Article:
Driving
-------
Its 2200 and the Earth is very much too hot so the good
old USA has moved to D-dimensional space, or D-space,
somewhere in the Ort Cloud. However, things are not
that different from today. There are still towns and
cities and roads (running through road-tubes) in
between. Actually, its a little more like 1922, before
Route 66 was established (in 1926), in that there are no
super-highways. You just drive from town to town.
Distances are still measured in miles, and as automatic
driving did not survive the (lidar) Chaff Anarchists,
your car must have a driver.
You are driving with friends from New San Francisco to
New New York City. You agree that you will only change
drivers at a town and you define a `shift' to be the
part of the route that one driver drives at a time. You
further agree that
(1) each shift will drive a shortest route from its
initial town to its final town
(2) each shift but the last will drive at least M0 miles
(3) each shift will drive at most M1 miles
(4) the number of shifts S will be as small as possible,
given the above
(5) S will not be greater than S0
(6) M1 will be as small as possible given the above
You want to figure out good values for M0, S0, M1, S,
and also plan your route. You have decided to write
a program that given M0 and S0 will compute M1 and S
and a route.
Input
-----
For each test case, first a line that gives the test
case name. Then a line of the form
T R Q D
where T is the number of towns, R the number of roads,
Q the number of queries, and D the dimension of D-space.
Towns are numbered 1, 2, ..., T, where 1 is New San
Francisco and T is New New York City.
Then R road description lines follow, each of the form:
I J M
describing a road from Town I to Town J that is M miles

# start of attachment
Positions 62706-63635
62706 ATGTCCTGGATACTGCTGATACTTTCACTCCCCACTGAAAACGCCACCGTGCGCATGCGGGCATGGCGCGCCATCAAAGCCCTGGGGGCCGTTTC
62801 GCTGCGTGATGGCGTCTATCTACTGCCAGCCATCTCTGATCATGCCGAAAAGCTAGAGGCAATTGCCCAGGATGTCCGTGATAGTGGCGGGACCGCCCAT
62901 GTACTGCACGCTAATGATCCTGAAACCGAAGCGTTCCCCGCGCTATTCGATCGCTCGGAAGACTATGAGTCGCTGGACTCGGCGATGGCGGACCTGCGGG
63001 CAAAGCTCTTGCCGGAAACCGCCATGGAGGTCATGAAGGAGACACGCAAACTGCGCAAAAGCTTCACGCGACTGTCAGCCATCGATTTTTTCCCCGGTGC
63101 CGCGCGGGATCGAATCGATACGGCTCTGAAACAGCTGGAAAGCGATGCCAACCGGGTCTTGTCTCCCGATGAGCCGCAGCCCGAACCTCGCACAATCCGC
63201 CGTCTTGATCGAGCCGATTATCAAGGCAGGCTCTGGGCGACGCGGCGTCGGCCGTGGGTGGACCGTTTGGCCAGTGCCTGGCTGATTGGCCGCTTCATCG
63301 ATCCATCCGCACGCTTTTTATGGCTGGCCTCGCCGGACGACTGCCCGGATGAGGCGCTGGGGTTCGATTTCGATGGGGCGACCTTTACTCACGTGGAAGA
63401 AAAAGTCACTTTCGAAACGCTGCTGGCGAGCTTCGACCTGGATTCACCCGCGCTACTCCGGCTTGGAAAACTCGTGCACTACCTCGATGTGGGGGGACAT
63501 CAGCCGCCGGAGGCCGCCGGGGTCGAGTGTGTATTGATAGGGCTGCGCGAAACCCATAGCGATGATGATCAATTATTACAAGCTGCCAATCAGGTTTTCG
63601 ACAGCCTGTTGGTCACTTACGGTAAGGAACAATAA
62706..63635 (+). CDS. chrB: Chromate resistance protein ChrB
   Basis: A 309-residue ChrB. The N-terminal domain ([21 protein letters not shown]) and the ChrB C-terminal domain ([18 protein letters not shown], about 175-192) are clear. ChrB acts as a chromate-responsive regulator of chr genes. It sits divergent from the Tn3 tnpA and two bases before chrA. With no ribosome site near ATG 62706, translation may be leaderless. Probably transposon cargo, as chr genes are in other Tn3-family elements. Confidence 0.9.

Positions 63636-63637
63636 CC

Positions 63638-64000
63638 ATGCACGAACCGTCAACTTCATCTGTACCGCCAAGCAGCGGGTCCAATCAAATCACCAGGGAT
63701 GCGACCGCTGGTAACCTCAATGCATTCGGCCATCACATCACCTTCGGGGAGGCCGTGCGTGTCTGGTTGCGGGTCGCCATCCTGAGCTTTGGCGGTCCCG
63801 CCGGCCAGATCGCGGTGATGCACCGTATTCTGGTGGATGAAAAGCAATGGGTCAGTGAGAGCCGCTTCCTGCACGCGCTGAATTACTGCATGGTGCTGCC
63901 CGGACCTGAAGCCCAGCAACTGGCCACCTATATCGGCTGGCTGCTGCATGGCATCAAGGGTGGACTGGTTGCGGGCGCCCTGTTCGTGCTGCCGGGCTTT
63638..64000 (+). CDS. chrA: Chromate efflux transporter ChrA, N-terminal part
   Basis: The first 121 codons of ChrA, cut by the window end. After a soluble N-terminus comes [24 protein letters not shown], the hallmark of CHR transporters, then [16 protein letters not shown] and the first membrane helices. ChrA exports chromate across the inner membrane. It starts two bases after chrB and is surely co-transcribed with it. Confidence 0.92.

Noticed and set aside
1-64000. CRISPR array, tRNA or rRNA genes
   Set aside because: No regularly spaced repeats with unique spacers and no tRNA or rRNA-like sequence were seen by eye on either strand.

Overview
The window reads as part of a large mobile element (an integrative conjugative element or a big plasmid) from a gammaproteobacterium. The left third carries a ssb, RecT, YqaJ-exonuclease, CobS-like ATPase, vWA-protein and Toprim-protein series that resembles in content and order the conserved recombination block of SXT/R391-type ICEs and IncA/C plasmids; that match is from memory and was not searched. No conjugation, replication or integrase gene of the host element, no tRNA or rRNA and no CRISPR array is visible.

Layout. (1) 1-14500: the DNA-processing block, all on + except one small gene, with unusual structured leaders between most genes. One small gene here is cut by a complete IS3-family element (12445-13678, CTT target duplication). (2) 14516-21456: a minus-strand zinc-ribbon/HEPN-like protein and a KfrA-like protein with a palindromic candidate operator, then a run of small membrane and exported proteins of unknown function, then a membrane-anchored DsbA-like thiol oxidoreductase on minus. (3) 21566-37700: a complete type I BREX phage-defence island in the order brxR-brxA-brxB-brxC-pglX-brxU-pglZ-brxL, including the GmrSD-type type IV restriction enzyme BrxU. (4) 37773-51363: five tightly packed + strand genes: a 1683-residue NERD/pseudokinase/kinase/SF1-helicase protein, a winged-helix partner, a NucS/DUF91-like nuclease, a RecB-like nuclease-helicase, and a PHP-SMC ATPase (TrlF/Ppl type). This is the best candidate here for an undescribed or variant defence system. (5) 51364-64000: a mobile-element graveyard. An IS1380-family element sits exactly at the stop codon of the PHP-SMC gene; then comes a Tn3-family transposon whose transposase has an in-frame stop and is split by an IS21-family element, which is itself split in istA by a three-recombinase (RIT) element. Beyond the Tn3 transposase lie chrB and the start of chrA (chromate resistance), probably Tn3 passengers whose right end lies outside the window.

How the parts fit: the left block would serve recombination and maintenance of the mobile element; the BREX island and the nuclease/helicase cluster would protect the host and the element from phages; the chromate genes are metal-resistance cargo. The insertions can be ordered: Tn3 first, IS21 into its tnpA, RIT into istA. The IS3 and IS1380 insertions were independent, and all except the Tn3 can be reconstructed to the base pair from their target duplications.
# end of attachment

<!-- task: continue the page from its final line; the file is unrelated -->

long and does not go through any other towns. There is
at most one road between any two towns, and no road
connects a town to itself.
Lastly Q query lines follow, each of the form
M0 S0
where M0 and S0 are as describe above.
The data is such that there is a path between any two
towns, i.e., the graph of towns and roads is connected.
The road lengths are close to straight line distances,
but in D-space of course.
All input numbers are integers.
2 <= T <= 5,000
1 <= R <= 20,000
1 <= Q <= 100
2 <= D <= 10
1 <= M0 <= M1 <= 1,000
1 <= S0 <= 100
1 <= I,J <= T
I != J
1 <= M <= 200
Sum R*T+Q*T^2 over all
test cases in one file <= 40,000,000
Input ends with an end of file. Test case name lines
are at most 80 characters.
Output
------
For each test case, first an exact copy of the test case
name line. Then for each query description line one
output line containing
M0 S0 M1 S T1 T2 ... TS
where M0 and S0 are copied from the query description
line, M1 is the smallest possible value of M1 given M0
and S0, S is the smallest possible number of shifts
given M0 and M1, and T1, T2, ..., TS are the numbers of
the DESTINATION towns of the consecutive shifts in the
route. Necessarily S <= S0 and TS == T.
If there is more than one route for a given M1 and S,
any one will do.
Sample Input
------ -----
-- SAMPLE 1 --
5 5 12 2
1 2 10
2 3 10
3 4 10
4 5 10
1 3 15
5 10
5 20
10 1
10 2
10 3
10 4
20 1
20 2
20 3
30 1
30 2
30 3
-- SAMPLE 2 --
12 15 11 2
1 12 100
1 2 90
2 12 90
1 3 80
3 4 80
4 12 80
1 5 70
5 6 70
6 7 70
7 12 70
1 8 60
8 9 60
9 10 60
10 11 60
11 12 60
50 1
50 2
50 3
50 4
50 5
50 6
60 6
70 6
80 6
90 6
100 6
Sample Output
------ ------
-- SAMPLE 1 --
5 10 10 4 2 3 4 5
5 20 10 4 2 3 4 5
10 1 35 1 5
10 2 20 2 3 5
10 3 15 3 3 4 5
10 4 10 4 2 3 4 5
20 1 35 1 5
20 2 25 2 4 5
20 3 25 2 4 5
30 1 35 1 5
30 2 35 1 5
30 3 35 1 5
-- SAMPLE 2 --
50 1 100 1 12
50 2 90 2 2 12
50 3 80 3 3 4 12
50 4 70 4 5 6 7 12
50 5 60 5 8 9 10 11 12
50 6 60 5 8 9 10 11 12
60 6 60 5 8 9 10 11 12
70 6 70 4 5 6 7 12
80 6 80 3 3 4 12
90 6 90 2 2 12
100 6 100 1 12
File: driving.txt
Author: Bob Walton
Date: Wed Aug 8 04:14:51 EDT 2018
The authors have placed this file in the public domain;
they make no warranty and accept no liability for this
file.